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Horizontal Directional Drilling

What is Horizontal Directional Drilling?

  • Horizontal Directional Drilling (HDD) is a method of installing underground pipelines, cables and service conduit through trenchless methods.

  • Horizontal Directional Drilling is a method/technique within the Underground Construction industry.

  • It involves the use of a directional drilling machine, and associated attachments, to accurately drill along the chosen bore path and back ream the required pipe.

  • Directional boring or horizontal directional drilling is also used in the installation of utility pipelines and conduits.

  • Directional boring or horizontal directional drilling is a way to get utilities from one point to another without destroying the existing ground or obstacles that are in between the two points.

  • Horizontal directional drilling goes above and beyond traditional trenching; connecting utilities and services in places that traditional trenching is impossible.

How does Horizontal Directional Drilling Work?

  • Horizontal Direction Drilling is comprised of three stages:

    • Pilot Bore

    • Reaming

    • Product Pipe Installation

 

 

Stage 1 - Pilot Bore

 

  • The drill bit is connected to a rotating drill pipe and pushed into the location designated for the borehole. It is guided through the boring process until it emerges on the opposite side of the boring project.

  • Drilling fluids, or drilling mud is a mixture of water and bentonite clay and is very important to the operation. This drilling fluid is used in guiding the drill bit as it bores the hole. It also stabilizes the borehole and acts as a lubricant and coolant for the drill bit.

  • Additionally, the drilling fluid carries all the soil, heavy metals, and bedrock cuttings out of the borehole back to the drill rig location. The drilling fluid is then separated from the cuttings and recycled back into the boring process.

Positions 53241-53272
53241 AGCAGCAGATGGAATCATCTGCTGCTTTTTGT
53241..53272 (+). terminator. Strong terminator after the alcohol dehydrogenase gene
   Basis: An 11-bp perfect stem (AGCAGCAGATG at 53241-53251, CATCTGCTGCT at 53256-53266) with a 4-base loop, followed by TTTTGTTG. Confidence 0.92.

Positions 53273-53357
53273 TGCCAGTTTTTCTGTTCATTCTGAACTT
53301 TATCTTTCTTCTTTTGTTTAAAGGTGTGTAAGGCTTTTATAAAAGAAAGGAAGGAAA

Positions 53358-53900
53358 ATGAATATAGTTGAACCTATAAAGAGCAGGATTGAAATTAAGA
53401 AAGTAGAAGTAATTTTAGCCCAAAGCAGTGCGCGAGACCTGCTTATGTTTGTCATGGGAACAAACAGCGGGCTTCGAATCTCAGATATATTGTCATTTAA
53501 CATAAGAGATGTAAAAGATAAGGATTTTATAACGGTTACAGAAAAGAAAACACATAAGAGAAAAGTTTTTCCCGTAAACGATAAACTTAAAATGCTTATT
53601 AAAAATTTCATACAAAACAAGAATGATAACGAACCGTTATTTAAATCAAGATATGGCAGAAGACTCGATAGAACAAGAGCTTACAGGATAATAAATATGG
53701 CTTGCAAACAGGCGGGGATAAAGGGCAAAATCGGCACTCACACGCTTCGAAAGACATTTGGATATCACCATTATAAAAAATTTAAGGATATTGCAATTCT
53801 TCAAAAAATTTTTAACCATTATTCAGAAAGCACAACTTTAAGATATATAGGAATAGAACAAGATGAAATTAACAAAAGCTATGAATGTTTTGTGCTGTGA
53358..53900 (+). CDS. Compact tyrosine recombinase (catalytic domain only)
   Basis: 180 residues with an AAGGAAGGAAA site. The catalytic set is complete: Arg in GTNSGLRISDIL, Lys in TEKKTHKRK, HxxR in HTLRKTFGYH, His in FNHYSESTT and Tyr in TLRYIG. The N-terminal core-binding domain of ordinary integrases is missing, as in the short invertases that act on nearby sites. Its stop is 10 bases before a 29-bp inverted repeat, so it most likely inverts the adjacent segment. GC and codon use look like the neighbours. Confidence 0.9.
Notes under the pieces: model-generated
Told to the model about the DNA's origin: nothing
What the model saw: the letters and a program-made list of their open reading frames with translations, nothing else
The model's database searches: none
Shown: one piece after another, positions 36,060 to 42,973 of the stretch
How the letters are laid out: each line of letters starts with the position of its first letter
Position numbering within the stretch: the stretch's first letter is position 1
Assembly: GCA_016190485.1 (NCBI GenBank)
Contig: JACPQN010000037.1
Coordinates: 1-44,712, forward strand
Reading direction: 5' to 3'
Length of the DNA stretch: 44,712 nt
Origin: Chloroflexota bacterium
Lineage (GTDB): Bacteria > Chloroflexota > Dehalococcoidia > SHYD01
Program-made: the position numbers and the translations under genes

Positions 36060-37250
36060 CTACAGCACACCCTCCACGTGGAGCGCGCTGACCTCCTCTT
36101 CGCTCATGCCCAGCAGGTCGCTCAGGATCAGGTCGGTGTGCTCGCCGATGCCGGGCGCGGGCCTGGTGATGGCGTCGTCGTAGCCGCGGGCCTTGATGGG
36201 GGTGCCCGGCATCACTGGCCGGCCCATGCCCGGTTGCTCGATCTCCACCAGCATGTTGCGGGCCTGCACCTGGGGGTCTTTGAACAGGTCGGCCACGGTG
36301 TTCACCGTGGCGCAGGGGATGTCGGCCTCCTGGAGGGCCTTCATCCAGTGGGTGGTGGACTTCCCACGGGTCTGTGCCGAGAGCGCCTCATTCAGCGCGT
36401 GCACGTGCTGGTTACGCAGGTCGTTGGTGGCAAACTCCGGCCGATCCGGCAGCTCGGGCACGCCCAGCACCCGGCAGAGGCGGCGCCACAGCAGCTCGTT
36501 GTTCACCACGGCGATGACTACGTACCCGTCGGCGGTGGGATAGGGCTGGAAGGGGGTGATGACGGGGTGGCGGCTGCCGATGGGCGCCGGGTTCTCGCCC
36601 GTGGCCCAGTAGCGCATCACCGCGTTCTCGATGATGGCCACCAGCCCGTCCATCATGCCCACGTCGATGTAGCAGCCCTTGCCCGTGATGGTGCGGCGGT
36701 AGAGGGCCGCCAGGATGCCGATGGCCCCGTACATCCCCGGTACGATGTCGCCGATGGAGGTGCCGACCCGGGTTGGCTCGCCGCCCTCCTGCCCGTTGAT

• Finally, the drill bit will exit the borehole at the exit pit.

 

Stage 2 - Reaming

  • A reaming tool is then attached to the drill pipe and pulled back through the borehole.

  • Successively larger reaming tools are pulled back and forth through the borehole until the hole is about one and a half times the size of the pipe that will be installed.

  • Finally, a swab pass reamer is pulled through the hole to verify all is clear and ready to pull the pipeline through.

  • This swab pass reaming tool is sized bigger than the pipe to be installed but smaller than the largest reaming already accomplished.

 

Stage 3 - Product Pipe Installation

  • Pipes are brought to the exit location and welded or fused together, coated, x-rayed, and pressure-tested.

  • Product pipe is then connected to a pullhead.

  • The completed pipe string, a little longer than the bored hole, is placed on rollers in preparation to be pulled through the borehole.

  • It is then positioned and angled to make the pull as easy as possible with minimum resistance. Once totally fabricated, tested, and properly positioned the pullback process begins.

  • When the pipeline emerges at the drill rig location, it is then checked, surveyed, and tested.

  • Lastly the work sites are cleared of equipment and restored to preexisting conditions.

Why use Horizontal Directional Drilling?

  • Directional boring or horizontal directional drilling is a way to get utilities from one point to another without destroying the existing ground or obstacles that are in between the two points.

  • Horizontal directional drilling goes above and beyond traditional trenching; connecting utilities and services in places that traditional trenching is impossible.

  • Directional boring is mainly used for making crossings under rivers, roads, and existing structures, with the purpose of installing pipes and conduits to transport different types of fluids and materials.

  • The HDD technique has the less construction and restoration cost of new water and wastewater pipes and for rehabilitation of failing pipes in urban areas where excavation is not required or impossible.

Who invented Horizontal Directional Drilling?
  • Martin Cherrington

When did Horizontal Directional Drilling start?
  • Horizontal directional drilling is an idea Martin Cherrington first conjured up in the early 1960s when he was working for a utility installation company in Los Angeles.

  • While out on a job, he witnessed another company doing some work nearby, using a hand-held air drill for a gas line installation.

  • From that, Cherrington became familiar with the concept of guided drilling and wanted to take it a step further. He ended up taking it several steps further.

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